Let’s talk about mattresses.

When my SI joints were at their worst– aka their most hypermobile— they were extremely sensitive to the kind of surface I was resting on.

Of course, in the midst of my problem, the mattress I’d loved for about 10 years finally wore out. And it wore out bad.

Now that I’m doing better, it’s almost hard to remember how sensitive I was.

At the time, all I knew was that a mattress that was too soft, or worn out, would cause my SI joints to lock up as my body sank down, finding a new equilibrium.

And a mattress that was too hard, paradoxically, would do the same thing– it would kind of force my body to adapt to a position that it didn’t really “want” to, and somehow my SI joints would lock up then, as well.

It was awful– before I found my new mattress I didn’t even want to go to bed at night.

What I really needed to find was a mattress that had just the right amount of cushioning on top to protect my joints, but was still firm enough overall that my body wouldn’t sink in.

And boy, did I have a hard time.

First, I found a great-looking mattress from a major-label brand at a small, independent store near me.  It was only about $200, so I bought it.  It was perfect for two months, and then started to fall apart.  I couldn’t lie on it without rolling into the center.

Of course, somehow, the salesperson who came out to my house to inspect the mattress claimed that he “couldn’t feel anything wrong” and told me it was just “normal wear and tear.

Then, I had a few other false starts which I won’t go into here.  Let’s just say that, when you are going through a major department store/mattress chain, the process is going to be expensive– expect delivery fees– and the most you will ever be able to hope for, if you have second thoughts, is an exchange.

At one point I was so desperate, I wondered if maybe I could just live my life on an air mattress, since that seemed to be the most easily customizable in terms of firmness.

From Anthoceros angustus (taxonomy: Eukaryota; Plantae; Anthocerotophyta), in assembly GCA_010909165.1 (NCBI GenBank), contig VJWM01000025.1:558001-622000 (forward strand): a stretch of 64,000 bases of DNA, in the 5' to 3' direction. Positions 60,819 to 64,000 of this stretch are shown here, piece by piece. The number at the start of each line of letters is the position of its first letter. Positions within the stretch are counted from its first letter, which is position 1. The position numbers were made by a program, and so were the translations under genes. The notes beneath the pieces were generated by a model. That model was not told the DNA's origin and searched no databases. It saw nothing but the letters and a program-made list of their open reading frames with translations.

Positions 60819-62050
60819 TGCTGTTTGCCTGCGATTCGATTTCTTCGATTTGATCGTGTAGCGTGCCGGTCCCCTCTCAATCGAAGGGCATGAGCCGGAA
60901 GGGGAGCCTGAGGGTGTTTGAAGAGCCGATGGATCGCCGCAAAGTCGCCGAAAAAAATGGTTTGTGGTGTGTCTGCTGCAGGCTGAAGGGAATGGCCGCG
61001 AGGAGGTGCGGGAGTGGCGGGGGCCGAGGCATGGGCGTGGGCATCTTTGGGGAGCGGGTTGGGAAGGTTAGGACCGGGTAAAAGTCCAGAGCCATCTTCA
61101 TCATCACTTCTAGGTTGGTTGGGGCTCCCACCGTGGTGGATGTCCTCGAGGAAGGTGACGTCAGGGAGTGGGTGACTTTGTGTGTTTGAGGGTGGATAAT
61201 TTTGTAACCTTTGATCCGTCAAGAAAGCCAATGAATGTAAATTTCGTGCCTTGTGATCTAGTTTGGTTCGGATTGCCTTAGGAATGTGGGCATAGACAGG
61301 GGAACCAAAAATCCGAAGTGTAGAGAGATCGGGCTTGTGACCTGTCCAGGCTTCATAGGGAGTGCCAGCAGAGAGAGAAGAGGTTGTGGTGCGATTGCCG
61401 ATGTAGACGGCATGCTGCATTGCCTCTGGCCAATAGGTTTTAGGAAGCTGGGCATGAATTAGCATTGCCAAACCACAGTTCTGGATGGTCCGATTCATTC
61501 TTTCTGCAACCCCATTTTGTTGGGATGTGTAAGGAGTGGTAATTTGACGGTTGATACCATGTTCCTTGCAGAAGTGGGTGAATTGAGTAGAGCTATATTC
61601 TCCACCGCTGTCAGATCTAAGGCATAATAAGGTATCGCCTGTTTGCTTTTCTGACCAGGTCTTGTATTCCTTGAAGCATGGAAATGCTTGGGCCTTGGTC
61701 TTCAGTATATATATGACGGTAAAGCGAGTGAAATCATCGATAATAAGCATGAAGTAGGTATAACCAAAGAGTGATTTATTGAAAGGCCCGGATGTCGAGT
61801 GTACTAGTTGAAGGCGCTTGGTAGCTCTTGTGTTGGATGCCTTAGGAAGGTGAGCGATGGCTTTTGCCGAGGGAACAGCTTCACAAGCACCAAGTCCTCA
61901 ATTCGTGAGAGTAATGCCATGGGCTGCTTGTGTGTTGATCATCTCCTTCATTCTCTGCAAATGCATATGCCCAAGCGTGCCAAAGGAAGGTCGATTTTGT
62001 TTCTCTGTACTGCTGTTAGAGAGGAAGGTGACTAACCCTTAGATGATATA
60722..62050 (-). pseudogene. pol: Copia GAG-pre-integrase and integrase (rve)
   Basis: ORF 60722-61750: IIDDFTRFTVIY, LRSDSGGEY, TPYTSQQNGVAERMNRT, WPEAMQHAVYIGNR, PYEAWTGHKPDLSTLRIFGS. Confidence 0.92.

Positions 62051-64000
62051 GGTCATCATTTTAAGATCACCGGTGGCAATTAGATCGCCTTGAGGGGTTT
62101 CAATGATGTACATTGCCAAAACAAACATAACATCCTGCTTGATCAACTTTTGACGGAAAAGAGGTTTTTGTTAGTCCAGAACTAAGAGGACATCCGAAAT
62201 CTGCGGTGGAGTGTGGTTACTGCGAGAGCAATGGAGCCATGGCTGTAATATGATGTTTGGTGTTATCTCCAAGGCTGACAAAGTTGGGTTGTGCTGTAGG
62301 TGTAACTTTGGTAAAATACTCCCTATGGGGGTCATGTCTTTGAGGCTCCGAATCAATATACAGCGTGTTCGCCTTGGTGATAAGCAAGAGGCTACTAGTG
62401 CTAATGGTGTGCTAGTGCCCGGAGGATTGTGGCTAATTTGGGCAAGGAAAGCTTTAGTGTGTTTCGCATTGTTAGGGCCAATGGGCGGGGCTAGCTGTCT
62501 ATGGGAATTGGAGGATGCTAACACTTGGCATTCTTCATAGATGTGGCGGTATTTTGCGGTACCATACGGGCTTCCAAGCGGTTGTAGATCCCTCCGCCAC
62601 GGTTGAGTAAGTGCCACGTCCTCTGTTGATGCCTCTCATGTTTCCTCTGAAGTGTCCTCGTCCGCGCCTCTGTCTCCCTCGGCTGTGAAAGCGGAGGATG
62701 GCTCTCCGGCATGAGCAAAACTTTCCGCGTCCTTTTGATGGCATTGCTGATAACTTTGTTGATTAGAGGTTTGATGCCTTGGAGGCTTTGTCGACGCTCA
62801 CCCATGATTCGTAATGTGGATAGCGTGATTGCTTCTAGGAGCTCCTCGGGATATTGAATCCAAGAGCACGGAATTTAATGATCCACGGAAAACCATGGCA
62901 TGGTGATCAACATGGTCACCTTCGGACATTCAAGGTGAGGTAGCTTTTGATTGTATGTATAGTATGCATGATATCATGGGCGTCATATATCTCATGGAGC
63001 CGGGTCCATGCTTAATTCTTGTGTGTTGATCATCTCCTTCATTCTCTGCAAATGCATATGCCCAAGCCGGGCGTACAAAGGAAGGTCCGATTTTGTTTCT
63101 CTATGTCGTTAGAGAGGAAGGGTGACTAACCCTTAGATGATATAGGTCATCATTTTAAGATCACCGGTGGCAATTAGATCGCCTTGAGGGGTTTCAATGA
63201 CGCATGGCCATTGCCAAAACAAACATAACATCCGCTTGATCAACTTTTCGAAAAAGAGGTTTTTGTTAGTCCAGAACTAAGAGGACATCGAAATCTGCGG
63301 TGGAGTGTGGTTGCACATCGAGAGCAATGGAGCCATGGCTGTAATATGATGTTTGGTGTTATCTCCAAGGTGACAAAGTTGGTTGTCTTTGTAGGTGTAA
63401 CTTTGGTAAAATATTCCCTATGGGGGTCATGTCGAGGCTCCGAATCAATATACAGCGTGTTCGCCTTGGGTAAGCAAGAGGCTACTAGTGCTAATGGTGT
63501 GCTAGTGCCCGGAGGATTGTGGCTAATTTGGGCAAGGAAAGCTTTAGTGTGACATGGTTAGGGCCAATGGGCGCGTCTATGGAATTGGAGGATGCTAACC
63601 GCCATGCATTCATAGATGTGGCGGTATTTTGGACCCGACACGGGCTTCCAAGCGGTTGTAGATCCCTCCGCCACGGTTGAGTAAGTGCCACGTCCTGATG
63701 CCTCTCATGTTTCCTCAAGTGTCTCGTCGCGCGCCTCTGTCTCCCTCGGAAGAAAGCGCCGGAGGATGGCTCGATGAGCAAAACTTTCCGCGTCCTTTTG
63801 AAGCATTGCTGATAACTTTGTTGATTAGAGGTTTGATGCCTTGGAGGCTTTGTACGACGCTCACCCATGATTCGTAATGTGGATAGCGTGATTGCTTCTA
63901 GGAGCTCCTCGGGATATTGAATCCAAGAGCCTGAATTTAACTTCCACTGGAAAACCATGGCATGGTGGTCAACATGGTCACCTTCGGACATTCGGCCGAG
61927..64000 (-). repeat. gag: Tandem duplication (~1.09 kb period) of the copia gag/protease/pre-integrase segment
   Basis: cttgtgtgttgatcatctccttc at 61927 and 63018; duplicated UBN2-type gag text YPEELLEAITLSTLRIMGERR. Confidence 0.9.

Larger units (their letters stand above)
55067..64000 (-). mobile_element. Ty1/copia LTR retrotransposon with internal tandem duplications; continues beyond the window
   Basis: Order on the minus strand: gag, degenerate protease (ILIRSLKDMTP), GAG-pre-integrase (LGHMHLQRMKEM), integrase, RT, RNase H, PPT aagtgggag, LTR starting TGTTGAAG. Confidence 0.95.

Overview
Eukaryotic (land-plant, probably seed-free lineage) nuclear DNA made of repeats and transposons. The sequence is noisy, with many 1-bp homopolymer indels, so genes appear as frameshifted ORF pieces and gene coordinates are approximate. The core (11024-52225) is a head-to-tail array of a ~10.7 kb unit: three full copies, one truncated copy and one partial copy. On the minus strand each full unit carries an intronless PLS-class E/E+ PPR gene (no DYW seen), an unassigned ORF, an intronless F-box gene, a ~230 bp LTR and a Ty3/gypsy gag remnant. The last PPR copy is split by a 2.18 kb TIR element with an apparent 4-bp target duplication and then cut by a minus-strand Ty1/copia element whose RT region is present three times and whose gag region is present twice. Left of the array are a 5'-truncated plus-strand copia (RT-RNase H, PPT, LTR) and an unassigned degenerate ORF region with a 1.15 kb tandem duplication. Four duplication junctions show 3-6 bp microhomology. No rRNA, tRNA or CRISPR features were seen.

However–

I ultimately did some research, and it turns out that now that we’re in the 2010’s, there are actually some much better ways to do your mattress shopping.

There are a few new mattress start-ups which operate almost entirely online:

Casper, Leesa, and Tuft and Needle all offer free in-home trials of up to 100 days.  If you change your mind during this period, they basically donate your mattress to charity and give you a refund.

Personally, I tried both the Casper and the Leesa, until I realized that a super-soft foam mattress wasn’t for me.  However, online reviewers do seem to really like them, so if firmness isn’t a significant concern for you, I would recommend giving them a try.  I did find their customer service to be attentive and easy to deal with, and had no trouble arranging my returns and refunds.

Ultimately, I found what seemed to be the best of both worlds and bought my mattress through a company called Room and Board.  I was able to go in to the Boston store and pick out the mattress I wanted (I went with the Innerspring Firm).

Then, they offer a 120-night in home trial, similar to the mattress start-ups I mentioned earlier.  The only difference is that I paid a $90 flat-rate shipping fee, which would have covered the cost of a return if I needed to make one.

However, I didn’t need to make a return, because I totally love my mattress!

I have had it for two years now, and it’s been exactly what I was looking for.  Just soft enough that I don’t feel any specific tender points, but firm enough that my body basically stays in the position I lay down in, without any sinking.

I’d say that, since I bought it, there has maybe been a teeny bit of the top cushioning becoming a little more condensed, but I’ve made sure to rotate the mattress regularly and it hasn’t affected my comfort level when I lie down.

***

So, if you are thinking of replacing your mattress, I definitely recommend you look into one of these newer models of purchasing, instead of wasting money and time like I did.

And I definitely recommend Room and Board!

 

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